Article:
The fight for Christmas is a curious concept. The argument has gathered momentum in recent days. It says take a hard lockdown now, with the normal apparatus of life closed off for millions of people for weeks, then you can enjoy family time together on December 25. And then potentially another lockdown.
It doesn’t make sense.
The idea that Christmas is one day, an afternoon, of warm-hearted gluttony, sleep in front of the TV, a fraught moment with your extended family and arguments over a quiz doesn’t quite fly. For one thing, I haven’t mentioned the essential nature of Mrs Brown’s Boys Christmas Special.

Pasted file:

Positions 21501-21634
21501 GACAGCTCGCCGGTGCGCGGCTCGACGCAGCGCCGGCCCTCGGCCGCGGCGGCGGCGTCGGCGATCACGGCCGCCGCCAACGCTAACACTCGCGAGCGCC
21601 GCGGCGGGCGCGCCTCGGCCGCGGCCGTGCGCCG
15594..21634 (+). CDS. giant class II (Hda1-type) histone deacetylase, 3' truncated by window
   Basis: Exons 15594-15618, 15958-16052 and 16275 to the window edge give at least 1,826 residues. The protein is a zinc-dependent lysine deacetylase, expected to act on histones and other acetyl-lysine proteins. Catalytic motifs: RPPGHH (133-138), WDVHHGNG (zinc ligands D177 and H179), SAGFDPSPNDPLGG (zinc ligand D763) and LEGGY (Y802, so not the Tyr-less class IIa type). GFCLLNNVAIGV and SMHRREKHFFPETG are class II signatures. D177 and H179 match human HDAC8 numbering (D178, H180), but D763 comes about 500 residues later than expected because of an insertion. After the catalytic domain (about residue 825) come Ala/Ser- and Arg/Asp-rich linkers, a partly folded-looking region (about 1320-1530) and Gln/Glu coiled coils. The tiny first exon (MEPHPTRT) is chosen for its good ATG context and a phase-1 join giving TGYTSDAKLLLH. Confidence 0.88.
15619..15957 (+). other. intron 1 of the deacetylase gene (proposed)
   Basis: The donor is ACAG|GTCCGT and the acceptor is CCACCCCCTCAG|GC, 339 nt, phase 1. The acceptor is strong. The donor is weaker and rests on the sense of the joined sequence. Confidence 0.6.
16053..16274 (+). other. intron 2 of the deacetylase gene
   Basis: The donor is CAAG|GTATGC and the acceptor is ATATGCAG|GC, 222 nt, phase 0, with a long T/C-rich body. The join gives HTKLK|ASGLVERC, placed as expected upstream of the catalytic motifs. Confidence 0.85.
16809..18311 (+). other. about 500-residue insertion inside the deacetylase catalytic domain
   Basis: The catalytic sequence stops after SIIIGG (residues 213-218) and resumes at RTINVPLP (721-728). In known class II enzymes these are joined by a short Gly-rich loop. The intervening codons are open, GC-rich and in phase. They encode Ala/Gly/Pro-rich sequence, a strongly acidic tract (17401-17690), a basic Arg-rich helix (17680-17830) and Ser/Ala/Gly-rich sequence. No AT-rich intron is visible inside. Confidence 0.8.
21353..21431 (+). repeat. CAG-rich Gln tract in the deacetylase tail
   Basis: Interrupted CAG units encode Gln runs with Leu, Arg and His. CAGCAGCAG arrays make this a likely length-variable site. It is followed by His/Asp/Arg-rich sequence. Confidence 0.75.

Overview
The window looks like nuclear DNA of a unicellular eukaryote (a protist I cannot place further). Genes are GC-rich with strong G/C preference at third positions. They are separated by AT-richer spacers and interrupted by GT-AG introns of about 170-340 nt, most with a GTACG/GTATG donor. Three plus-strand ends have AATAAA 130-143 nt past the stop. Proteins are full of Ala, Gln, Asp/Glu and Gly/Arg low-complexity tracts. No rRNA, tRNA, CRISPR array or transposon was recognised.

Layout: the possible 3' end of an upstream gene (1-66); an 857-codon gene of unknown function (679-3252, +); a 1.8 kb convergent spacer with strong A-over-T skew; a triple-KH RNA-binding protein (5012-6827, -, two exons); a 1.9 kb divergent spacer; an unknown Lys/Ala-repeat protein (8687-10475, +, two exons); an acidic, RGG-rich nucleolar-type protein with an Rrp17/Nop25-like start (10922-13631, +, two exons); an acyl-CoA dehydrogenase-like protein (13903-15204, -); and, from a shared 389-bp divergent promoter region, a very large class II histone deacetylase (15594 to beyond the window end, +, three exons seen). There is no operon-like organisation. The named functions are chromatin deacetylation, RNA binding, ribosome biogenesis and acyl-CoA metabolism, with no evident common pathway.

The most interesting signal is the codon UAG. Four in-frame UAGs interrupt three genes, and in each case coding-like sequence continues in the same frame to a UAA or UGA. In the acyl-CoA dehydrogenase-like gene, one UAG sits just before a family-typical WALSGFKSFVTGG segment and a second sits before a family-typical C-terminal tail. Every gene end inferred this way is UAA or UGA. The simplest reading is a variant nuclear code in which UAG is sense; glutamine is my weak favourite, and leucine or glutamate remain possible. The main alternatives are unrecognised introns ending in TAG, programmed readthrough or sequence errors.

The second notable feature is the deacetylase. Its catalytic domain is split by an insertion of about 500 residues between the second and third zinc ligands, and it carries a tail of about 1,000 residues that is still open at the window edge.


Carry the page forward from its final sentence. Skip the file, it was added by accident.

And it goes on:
Christmas is now. This is Christmas. Christmas is all the lead up to the day. It’s the lights coming on in streets. It is shop assistants shaking their heads as Slade’s Merry Xmas Everybody plays for the eighth time that day, helping Noddy Holder get another kitchen extension. (Though, that said, it’s a great song. There is joy in it).
It is being sent out to search for cloves (no, not that! WHOLE ONES!). It is comparing the Christmas ads of well-known brands to check the cultural barometer of how we live now. It’s, if we’re lucky, being out and among people. It’s restaurants packed with punters who may only drink once a year. It’s work-dos and lists and plans and a sense of anticipation. It’s the last-minute dash for the last-minute gift.